Close to half (46.2 %) of the children born in the EU-28 in 2016 were first born children, with this share exceeding half in Luxembourg, Malta, Romania, Portugal, Bulgaria and Spain (see Figure 4). By contrast, the lowest shares of first born children were recorded in Ireland (37.5 %), Estonia (40.8 %) and Latvia (41.1 %).
In the EU-28, more than one third (35.7 %) of all live births in 2016 were of second born children, around one eighth (12.2 %) were of third born children, and the remaining 5.9 % were of fourth born or subsequent children. Across the EU Member States, the highest share of the total number of live births ranked fourth or subsequent was recorded in Finland (10.1 %), followed by Ireland (9.0 %) and the United Kingdom (8.5 %).
Source data for tables and graphs
Eurostat compiles information for a large range of demographic data, including statistics on the number of live births by sex (of new-borns), by the mother’s age, level of educational attainment and marital status. Fertility statistics are also collected in relation to the number of births and by birth order (in other words, the rank of the child — first, second, third child and so on). A series of fertility indicators are produced from the information collected, including the total fertility rate and fertility rates according to the mother’s age, the mean age of women at childbirth, the crude birth rate or the relative proportion of births outside of marriage.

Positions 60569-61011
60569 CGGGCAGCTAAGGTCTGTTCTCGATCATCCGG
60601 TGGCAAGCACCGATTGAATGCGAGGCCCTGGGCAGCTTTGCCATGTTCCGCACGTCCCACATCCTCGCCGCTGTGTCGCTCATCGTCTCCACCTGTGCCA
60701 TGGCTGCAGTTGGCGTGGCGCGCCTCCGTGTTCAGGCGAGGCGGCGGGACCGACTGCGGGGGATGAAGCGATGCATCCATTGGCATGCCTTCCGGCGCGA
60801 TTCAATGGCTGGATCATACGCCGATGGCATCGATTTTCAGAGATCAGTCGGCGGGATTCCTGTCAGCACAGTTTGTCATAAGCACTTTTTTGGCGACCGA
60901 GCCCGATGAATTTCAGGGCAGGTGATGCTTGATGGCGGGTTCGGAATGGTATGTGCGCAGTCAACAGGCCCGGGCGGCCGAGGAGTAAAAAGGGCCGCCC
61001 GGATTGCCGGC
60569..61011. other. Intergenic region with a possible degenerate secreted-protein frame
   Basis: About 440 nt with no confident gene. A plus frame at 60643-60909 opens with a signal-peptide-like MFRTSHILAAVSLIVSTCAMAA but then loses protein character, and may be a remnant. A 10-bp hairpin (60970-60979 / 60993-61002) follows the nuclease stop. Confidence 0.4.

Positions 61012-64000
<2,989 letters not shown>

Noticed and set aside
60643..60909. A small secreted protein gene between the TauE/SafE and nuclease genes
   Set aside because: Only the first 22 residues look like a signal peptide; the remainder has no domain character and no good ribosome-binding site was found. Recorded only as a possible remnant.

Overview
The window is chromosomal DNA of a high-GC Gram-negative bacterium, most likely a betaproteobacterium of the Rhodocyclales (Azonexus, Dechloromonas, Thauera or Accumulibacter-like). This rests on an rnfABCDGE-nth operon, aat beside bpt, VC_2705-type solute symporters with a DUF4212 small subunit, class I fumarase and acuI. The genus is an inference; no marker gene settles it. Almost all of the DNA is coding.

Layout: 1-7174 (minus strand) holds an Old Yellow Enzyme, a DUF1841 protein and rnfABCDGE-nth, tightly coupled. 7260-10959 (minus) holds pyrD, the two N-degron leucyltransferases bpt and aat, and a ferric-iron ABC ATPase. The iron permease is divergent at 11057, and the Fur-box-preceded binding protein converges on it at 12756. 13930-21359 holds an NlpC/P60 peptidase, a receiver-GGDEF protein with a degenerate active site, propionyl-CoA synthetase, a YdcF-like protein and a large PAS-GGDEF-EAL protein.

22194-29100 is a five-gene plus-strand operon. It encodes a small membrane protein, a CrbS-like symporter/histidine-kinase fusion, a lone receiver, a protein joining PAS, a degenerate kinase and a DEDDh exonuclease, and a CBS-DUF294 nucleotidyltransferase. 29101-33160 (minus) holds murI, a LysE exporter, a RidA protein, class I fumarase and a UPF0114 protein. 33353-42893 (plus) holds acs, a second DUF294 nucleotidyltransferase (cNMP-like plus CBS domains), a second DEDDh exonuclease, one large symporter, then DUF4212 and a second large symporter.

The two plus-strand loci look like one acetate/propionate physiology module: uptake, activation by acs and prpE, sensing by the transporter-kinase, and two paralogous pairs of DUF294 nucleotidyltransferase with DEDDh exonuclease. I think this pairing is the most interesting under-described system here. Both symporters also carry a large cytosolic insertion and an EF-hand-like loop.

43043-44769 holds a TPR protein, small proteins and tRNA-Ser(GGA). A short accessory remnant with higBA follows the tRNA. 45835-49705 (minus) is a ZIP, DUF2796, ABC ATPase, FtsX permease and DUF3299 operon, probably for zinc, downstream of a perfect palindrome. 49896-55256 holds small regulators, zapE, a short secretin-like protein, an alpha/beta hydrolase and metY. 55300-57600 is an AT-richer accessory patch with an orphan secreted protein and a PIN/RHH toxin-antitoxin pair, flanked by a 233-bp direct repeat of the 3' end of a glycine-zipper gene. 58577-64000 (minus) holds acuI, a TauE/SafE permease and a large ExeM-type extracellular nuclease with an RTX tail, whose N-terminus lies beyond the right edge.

The EU’s social policy does not include a specific strand for family issues. Policymaking in this area remains the exclusive responsibility of EU Member States, reflecting different family structures, historical developments, social attitudes and traditions from one Member State to another. Nevertheless, policymakers may well evaluate fertility statistics as a background for family policymaking. Furthermore, a number of common demographic themes are apparent across the whole of the EU, such as a reduction in the average number of children being born per woman and the increasing mean age of mothers at childbirth.